What I’m listening to this week – Suicide Squad Soundtrack
What I’m Watching this week – Stranger Things (Gonna try and finish it)

 

To Receiver or not to receiver that is the question?

Hello Citizens! Once again I’m back to give you a review on some new product! This week’s review will be a 2-For-1! This week we have the Pioneer Elite VSX-LX101 and VSX-LX301. These are two new additions to the Pioneer Elite family and they are both 7.2 surround audio/video receivers. So this week’s looks like a tough battle for your Masked Audiophile, but it looks like I can handle this pair of new criminals in the city. 

First up is the set-up, I had both of the receivers hooked up to my iPhone with an Audioquest lightning cable. I tested these receivers on the Bowers & Wilkins M1, 683, CM1, and CM9. I like to test receivers on the Bowers & Wilkins brand because to me I know the speakers are accurate, so the receiver will have to work its magic in order to impress me. 

The set-up for both of these receivers was really easy. I did not set it up through the onboard menu, I have my speakers already set the way I need them in my room. So I don’t feel it necessary to go the GUI (graphic user interface). But if this is your first receiver or your setting up a new room I highly suggest you use it. 

So here’s the specs for both receivers
VSX-LX101
– 80 watts per channel @ 8 ohms
– Discrete direct energy amp design
– AirPlay
 GoogleCast and Tidal streaming (soon with firmware update) 
– Dolby Atmos 
– 4k 60p pass through 
– HDMI 6 in/1 out 

What’s different on the VSX-LX301
– 100 watts per channel @ 8 ohms
– HDMI 7 in (1 front)/1 out 

So not too much of a difference between the two models. The specs for both of these receivers just aren’t there compared to older models. To me, there is much difference in last year’s vsx-45 and vsx-70 models. In my eyes, looking at the specs I don’t see a reason to upgrade from last year to this year. On the other hand, the sound that came out was pretty standard from a Pioneer Elite. 

When testing the sound, the wattage was really only good for the M1s and CM1s. (These are satellite and bookshelf speakers) When it came to the tower speakers though, it was a different story. The towers peaked to easily which is not good if you like listening to loud music. I would only recommend using these receivers for stereo sound if you’re running tower speakers. I always recommend separate amps for towers and love using Bowers & Wilkins sister company Rotel, but it’s quite expensive. But using this receiver to run a 2.1, 3.1 or 5.1 M1 setup is actually great. I can also see this receiver being used with Definitive Technologies PC600/PC800 package. But back to reality, when it came to the tower speakers, there was a ton of sound left out compared to when I use my VSX-70 which is 3 years old or when I’m at work and use the Marantz SR7010.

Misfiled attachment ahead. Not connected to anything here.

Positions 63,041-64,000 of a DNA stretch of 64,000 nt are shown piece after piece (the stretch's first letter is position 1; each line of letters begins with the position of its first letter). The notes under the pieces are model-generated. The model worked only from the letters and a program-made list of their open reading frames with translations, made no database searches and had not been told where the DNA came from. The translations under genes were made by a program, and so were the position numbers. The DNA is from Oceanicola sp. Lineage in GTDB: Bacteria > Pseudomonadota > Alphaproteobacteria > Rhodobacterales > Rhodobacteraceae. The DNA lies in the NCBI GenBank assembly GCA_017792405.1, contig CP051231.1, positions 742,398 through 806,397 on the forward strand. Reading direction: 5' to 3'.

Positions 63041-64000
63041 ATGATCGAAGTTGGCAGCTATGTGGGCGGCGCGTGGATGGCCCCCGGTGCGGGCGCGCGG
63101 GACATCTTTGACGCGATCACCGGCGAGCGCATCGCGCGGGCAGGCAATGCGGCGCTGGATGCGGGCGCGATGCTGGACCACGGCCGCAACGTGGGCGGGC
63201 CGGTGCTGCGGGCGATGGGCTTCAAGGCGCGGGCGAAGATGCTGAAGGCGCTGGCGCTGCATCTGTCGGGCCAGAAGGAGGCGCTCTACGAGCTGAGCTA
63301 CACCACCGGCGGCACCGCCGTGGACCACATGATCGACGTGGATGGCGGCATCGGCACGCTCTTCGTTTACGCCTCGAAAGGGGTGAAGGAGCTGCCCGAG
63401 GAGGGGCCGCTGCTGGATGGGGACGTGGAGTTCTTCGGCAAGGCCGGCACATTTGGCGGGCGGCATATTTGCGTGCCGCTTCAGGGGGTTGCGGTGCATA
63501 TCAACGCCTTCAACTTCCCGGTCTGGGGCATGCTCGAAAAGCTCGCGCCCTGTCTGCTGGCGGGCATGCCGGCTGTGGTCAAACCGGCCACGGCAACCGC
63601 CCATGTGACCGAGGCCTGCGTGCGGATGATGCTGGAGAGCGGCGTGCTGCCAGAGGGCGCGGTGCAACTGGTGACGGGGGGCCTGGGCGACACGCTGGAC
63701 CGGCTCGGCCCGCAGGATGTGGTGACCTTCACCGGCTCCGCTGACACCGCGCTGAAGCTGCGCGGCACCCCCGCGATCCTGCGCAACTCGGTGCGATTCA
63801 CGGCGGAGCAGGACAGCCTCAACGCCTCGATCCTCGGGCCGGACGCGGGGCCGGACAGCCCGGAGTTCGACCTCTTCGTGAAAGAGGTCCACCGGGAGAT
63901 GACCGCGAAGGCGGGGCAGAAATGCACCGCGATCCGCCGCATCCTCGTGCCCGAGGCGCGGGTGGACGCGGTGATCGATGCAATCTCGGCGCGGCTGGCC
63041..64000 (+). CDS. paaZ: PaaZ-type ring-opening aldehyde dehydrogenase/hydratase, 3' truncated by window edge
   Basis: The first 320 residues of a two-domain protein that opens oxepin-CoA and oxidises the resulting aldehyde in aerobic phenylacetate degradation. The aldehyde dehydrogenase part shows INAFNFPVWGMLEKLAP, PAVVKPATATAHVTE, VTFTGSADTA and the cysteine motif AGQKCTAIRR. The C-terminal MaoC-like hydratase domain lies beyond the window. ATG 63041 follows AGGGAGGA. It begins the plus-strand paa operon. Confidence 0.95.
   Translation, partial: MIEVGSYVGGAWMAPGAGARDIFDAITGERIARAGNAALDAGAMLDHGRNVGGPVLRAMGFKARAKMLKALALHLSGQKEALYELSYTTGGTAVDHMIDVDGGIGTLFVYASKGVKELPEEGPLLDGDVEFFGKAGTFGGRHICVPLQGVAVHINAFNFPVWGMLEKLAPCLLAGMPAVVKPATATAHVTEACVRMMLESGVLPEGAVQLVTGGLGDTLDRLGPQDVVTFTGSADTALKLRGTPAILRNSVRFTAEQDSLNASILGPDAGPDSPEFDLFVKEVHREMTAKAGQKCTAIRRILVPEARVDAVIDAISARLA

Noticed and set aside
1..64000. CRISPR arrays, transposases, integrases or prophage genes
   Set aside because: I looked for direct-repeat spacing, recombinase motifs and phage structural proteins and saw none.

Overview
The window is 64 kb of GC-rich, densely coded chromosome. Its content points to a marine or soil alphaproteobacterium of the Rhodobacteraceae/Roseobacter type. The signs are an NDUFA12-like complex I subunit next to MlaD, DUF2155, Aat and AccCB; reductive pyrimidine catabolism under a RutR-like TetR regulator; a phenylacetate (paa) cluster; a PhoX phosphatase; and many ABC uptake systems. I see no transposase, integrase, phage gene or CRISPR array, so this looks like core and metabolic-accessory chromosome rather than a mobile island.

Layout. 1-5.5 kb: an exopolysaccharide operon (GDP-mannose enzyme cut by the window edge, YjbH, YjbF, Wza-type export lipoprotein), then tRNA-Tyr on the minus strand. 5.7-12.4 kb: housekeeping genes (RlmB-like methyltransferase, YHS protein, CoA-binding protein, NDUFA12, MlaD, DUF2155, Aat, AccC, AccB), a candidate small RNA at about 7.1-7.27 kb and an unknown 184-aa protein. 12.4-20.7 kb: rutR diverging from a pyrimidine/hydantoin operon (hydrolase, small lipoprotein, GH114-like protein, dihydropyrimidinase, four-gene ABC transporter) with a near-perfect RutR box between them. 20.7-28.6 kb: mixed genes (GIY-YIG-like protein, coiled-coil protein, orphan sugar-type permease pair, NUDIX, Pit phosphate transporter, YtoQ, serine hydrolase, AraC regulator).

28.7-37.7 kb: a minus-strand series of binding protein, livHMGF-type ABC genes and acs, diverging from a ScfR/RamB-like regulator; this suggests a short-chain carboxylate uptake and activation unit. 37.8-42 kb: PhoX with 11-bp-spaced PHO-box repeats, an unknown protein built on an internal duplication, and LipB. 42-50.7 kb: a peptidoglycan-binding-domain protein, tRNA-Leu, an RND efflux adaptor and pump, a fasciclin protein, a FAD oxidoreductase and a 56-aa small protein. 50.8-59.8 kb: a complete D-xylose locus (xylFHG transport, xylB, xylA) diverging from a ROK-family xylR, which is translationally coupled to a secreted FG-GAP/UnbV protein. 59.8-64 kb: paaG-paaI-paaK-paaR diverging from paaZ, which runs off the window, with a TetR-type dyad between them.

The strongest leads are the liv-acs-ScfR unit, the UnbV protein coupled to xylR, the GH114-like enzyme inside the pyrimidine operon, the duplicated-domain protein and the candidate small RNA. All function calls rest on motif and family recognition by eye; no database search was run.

All in all, I believe as an entry-level receiver for a beginning audiophile are someone who just wants a simpler setup I would recommend these receivers. But if you are a true audiophile and have had home theaters and stereo systems before I suggest that you at least wait for this year’s SC-LX501. Which will be out later in the summer. With the 101 priced at $500 and the 301 priced at $700, there are plenty of other options out there. 

Rating
VSX-LX101 — 3 Masks out of 5
VSX-LX301 — 3.5 Masks out 5 

Hope this review helps you out in your fight against bad technology I know this caped crusader, threw these criminals into jail. 

What I’m listening to this week?
New Song   – Dark Necessities (Red Hot Chili Peppers)
Old Song     – Madness (Muse)
Demo Song – Soulshine Vol. 1 (Govt. Mule

What I’m watching this week?
Movie          – Batman Vs. Superman
TV                – Huang’s World (Viceland)
Netflix         – Orange Is The New Black